Former New York Jet Sam Darnold has been traded to the Carolina Panthers. The Panthers gave up a 2021 sixth round pick as well as a second and fourth round pick in 2022. This tells us that the Panthers were ready to move on from Teddy Bridgewater after just one year in Carolina. Although Bridgewater was fifth in completion percentage at 69.1, he struggled with turnover-worthy plays. That is a concerning stat for a quarterback who plays like a game manager.
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Is Darnold the guy?
With many mock draft experts believing the Panthers would trade up in this year’s draft to secure their quarterback, the Darnold trade came as a bit of a surprise. This leads us to one big question. Why Sam? In his 3 years in the NFL he has a 13-25 record with 39 interceptions in 38 games. According to PFF, he has a 60.4 passing grade since 2018 which is last among all qualified quarterbacks.
Darnold’s film hasn’t been inspiring, but it would be unfair to ignore the difficult situation he was in with Adam Gase as his head coach. Gase did not develop schemes that played to Darnold’s strengths and failed to put talent on the field. The offensive line also allowed pressure in 2.5 seconds at the highest rate in the NFL last year. Panthers head coach Matt Rhule seems to have deemed the lack of support from a coaching and personnel standpoint as the reason for Darnold’s failures.
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Darnold vs Bridgewater
Teddy Bridgewater’s stats show that he is an average starter in the NFL. However, he failed to close out games. The team was 0-8 in late game situations where they could tie or take the lead. Bridgewater threw interceptions in two situations and failed to convert the others by taking sacks or stalling drives with incompletions. In the last two seasons, Bridgewater is 2-10 in game winning situations. On the other hand, Darnold went 3-7 in game winning situations in his last two seasons. Darnold had more game winning drives with considerably less talent on offense. The sample size is small on both ends, but it gives us a picture of how Darnold can improve this team.
Why it can work:
Joe Brady’s System
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Being paired with offensive coordinator Joe Brady may be the best thing to happen for Darnold. Brady says that his offensive philosophy is to find players strengths and use them to create mismatches. He will be key to Darnold’s success. The strengths Brady can capitalize on will be Darnold’s arm strength and his ability to throw on the run. Bridgewater’s lack of arm strength led Brady to construct an offense focusing on crossing routes to utilize their receivers’ speed. They used an aggressive spread attack that allowed them to run away from defenders and get open in space. Darnold’s arm strength adds versatility to the offense and allows Brady to develop plays to attack defenses vertically.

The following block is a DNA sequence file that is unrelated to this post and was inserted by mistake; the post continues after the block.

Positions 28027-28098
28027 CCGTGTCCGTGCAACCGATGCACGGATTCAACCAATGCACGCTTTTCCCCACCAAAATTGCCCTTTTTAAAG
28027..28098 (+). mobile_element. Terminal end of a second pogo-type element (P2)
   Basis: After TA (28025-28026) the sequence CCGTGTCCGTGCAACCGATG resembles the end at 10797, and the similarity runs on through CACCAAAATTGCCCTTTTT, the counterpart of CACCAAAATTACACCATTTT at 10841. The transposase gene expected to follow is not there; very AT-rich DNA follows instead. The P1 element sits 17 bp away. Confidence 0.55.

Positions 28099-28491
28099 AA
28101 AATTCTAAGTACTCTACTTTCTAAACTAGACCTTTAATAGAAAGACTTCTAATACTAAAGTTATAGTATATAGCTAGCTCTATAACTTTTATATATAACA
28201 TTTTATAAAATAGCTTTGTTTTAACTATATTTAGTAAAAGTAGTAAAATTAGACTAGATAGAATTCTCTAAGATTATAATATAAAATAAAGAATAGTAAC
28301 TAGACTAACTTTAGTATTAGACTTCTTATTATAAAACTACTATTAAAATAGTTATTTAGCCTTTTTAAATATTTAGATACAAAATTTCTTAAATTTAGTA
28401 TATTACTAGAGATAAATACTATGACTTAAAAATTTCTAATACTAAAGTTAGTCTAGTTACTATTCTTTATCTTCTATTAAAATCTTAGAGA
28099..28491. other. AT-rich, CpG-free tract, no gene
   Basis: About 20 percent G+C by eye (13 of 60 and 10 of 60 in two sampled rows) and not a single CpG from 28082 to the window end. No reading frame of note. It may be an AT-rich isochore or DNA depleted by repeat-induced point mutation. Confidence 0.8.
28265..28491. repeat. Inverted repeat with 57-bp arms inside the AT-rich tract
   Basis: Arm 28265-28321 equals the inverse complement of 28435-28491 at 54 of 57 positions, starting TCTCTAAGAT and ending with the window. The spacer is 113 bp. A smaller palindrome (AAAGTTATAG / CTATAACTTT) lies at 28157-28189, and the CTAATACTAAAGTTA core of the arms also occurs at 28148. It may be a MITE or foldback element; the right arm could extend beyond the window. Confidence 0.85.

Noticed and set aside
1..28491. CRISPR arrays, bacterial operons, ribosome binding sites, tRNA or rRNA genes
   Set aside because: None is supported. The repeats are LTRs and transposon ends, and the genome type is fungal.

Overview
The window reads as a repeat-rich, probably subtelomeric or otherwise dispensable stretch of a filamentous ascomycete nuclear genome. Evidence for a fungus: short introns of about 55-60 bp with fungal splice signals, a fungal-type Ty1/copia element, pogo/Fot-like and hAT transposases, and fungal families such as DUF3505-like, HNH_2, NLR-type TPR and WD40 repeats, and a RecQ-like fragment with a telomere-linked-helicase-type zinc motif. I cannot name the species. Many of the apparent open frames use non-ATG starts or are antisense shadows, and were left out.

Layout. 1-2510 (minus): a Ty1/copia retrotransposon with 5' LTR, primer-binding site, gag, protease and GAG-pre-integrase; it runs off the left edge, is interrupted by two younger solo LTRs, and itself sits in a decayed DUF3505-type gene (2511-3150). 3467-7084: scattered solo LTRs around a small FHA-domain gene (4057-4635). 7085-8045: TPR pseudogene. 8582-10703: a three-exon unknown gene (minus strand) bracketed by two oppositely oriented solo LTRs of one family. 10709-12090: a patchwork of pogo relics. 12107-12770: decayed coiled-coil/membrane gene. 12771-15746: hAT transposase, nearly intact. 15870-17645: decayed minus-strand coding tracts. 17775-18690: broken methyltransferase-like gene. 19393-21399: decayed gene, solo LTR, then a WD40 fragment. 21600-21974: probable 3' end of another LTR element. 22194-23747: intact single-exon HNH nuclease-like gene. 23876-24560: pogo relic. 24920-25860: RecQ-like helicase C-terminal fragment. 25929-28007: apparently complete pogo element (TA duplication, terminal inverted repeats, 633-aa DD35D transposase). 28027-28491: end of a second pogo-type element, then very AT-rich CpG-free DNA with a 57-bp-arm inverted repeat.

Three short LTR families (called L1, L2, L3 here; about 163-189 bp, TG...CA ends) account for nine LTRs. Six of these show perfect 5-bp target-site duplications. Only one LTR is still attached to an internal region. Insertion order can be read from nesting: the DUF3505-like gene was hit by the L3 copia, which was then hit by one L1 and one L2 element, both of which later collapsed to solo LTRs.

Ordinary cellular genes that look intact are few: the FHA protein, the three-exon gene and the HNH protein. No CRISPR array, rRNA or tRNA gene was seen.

Darnold has also shown the ability to be accurate throwing on the run. He does have inconsistencies when there is pressure from blitzes, but Brady can utilize play action, RPOs, and boot plays to try to limit the pressure and slow down rushers. The talent on the Panthers is also an upgrade and is what will make the play action and RPOs effective. He reunites with Robbie Anderson and can utilize dynamic playmakers like Christian McCaffrey and D.J. Moore. Brady has already done a great job of getting them in space and barring any injuries they can lean on McCaffrey to take a significant amount of responsibility off of Darnold.
Coaching and Leadership
Sam now has a head coach in Matt Rhule who is known for motivating his players and keeping the locker room intact. Rhule will be great to help build Darnold’s confidence and morale and has stated that adding Darnold was a significant piece in their rebuild process. That’s a far cry from Adam Gase and the New York media.
The Panthers took a gamble, but are hoping they can receive a big reward. Darnold is still on his rookie contract and has a skillset the team can build on. His ability to move around the pocket, throw accurately on the run, and hurt defenses with his feet shows why the Panthers believe in his potential. Carolina can now add depth to the offensive line picking at eighth overall in the draft. It is early, but the Panthers may be moving in the right direction to compete in a loaded NFC South.